"Come here, Wyn. I'll show you how to engineer a campfire."
"It's not dark yet."
"Won't be dark until eight. It's already getting cold."
Wynter dutifully sat beside Jesse and his pile of wood and kindling, while Indio finished putting up the second tent.
They'd already gone for a long walk to fill the afternoon, returning to the truck when they got hungry. Indio had chosen a site nearer the river than Caleb would've picked—Caleb wasn't here, so why not do things a little differently? A handful of trees separated them from the riverbank twenty yards away, and the site was small, intended for only a single tent, but they'd managed to pitch one on each side of the fire by wedging the truck between two trees.
Wynter was telling Jesse he was doing it wrong. Indio smiled to himself and stayed quiet as he fetched the icebox and cooking utensils from the truck. Camping was a favorite summer activity for him, even those years with Harry. Harry favored remote sites and this limited his access to alcohol—once he got through whatever he brought with him, he was stuck sober. And he was more relaxed in the first place, easier to be around.
Once Caleb could drive, Harry stopped coming with them. Despite the underlying tension whenever Indio had to share space with Caleb, he had nothing but good memories of those times. Sure, Caleb had his own way of putting up the tents and making the fire, but when they were out in the wilderness with no adult supervision it was a collaborative effort, and Caleb recognized Indio knew almost as much as he did. He wasn't nearly so overbearing.
"You're supposed to make a teepee," Wynter said. "Caleb showed me how to do this last time."
"Caleb does a teepee. I do Lincoln Logs. Looks like a burning building when it's lit. Very cool."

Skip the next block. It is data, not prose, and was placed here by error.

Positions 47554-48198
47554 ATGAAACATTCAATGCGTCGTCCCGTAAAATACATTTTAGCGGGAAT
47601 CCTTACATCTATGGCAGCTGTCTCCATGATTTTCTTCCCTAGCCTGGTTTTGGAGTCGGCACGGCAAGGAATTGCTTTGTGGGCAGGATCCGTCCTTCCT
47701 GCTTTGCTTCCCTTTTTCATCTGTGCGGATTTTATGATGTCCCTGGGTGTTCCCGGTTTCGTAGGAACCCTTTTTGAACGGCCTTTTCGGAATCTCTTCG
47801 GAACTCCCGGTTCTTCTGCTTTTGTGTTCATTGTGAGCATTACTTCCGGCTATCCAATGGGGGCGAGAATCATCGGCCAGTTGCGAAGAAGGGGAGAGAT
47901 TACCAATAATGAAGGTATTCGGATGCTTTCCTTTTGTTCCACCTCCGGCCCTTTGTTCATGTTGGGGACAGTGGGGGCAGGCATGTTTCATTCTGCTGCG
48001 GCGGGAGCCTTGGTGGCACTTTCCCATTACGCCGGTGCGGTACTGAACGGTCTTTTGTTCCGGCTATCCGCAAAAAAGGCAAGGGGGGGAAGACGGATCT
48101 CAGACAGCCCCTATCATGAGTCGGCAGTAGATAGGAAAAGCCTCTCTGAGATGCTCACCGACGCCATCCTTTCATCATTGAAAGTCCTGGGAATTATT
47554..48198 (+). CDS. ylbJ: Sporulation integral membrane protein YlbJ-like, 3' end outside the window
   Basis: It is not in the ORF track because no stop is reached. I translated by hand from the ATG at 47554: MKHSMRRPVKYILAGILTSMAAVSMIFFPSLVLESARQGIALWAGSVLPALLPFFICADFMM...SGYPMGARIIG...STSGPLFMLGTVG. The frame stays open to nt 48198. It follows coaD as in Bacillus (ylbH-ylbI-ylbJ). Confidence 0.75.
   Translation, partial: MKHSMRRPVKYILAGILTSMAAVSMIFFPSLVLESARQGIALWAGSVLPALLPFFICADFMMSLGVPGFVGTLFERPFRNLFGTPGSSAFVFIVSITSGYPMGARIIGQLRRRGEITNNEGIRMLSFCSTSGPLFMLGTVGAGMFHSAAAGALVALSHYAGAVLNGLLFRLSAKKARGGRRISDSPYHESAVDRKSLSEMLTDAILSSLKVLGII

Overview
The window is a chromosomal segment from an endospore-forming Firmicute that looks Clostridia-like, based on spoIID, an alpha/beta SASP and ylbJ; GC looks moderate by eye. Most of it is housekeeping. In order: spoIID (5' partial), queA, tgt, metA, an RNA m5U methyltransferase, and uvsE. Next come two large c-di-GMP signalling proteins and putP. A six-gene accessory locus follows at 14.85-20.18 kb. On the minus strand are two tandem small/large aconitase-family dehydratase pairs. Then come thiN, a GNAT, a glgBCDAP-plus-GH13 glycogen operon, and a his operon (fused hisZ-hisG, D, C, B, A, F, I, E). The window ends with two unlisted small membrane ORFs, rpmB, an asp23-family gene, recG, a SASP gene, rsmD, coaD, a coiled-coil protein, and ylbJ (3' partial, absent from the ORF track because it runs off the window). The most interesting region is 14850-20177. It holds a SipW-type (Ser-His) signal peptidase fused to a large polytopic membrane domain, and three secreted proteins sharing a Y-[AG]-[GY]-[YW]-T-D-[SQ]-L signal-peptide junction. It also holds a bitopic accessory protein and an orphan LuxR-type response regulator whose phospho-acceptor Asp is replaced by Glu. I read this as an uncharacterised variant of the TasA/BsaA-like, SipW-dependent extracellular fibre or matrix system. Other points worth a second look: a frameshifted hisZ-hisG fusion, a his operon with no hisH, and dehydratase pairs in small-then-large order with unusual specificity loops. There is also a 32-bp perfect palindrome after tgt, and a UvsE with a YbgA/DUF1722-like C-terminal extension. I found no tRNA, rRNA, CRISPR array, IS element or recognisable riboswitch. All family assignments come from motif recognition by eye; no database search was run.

"I have an idea. Let's build it like a Lego house! With little windows, and a roof made from the twigs."
Jesse nudged her hand away from his engineering project. "Kindling goes in the middle, not on top. And you have to have airflow. Please pay attention."
Somehow the fire got built to Jesse's satisfaction. They cooked their meal—kebabs on metal skewers—which as always tasted better than anything from home. Wynter went into her tent to search for her sweater, and Jesse fiddled with the playlist on his phone and started up some new music.
"You think it'd be okay if we walked off for a joint?" Jesse said.
"Okay with who—Caleb or Wynter?"
"Whom, Indio. Okay with whom."
"I'm taking a break from grammar, dipshit. You need my permission to smoke?"
Indio gave a shrug to say he didn't care, and Jesse went to the truck.
Wynter stuck her head out of the tent. "Is my sweater in there?" she called after him.
Jesse rummaged around for a minute. "Can't find it."
"Oh, wait, I think I left it on the couch at home so I wouldn't forget it." Wynter twisted her mouth in that cute way she had. She came out and gathered up the dirty dishes.
Jesse brought her a blanket instead, and Indio tossed wood on the fire, which caused Jesse some consternation.
"We're gonna walk down to the river to smoke, okay?" Jesse said, using a stick to push a log one inch to the right.
"That's not legal in a national park."
He chuckled. "Just call out if you need us—we'll hear you."
YOU ARE READING
Distortion (Wynter Wild #5)General Fiction
#1 in #womensfiction (Aug 2019) #2 in #rockmusic (Nov 2019) Wynter has helped to create a safe place, an eccentric home in the mountain with her older brothers. Her music career is taking off with an overseas recording opportunity and a new all-gir...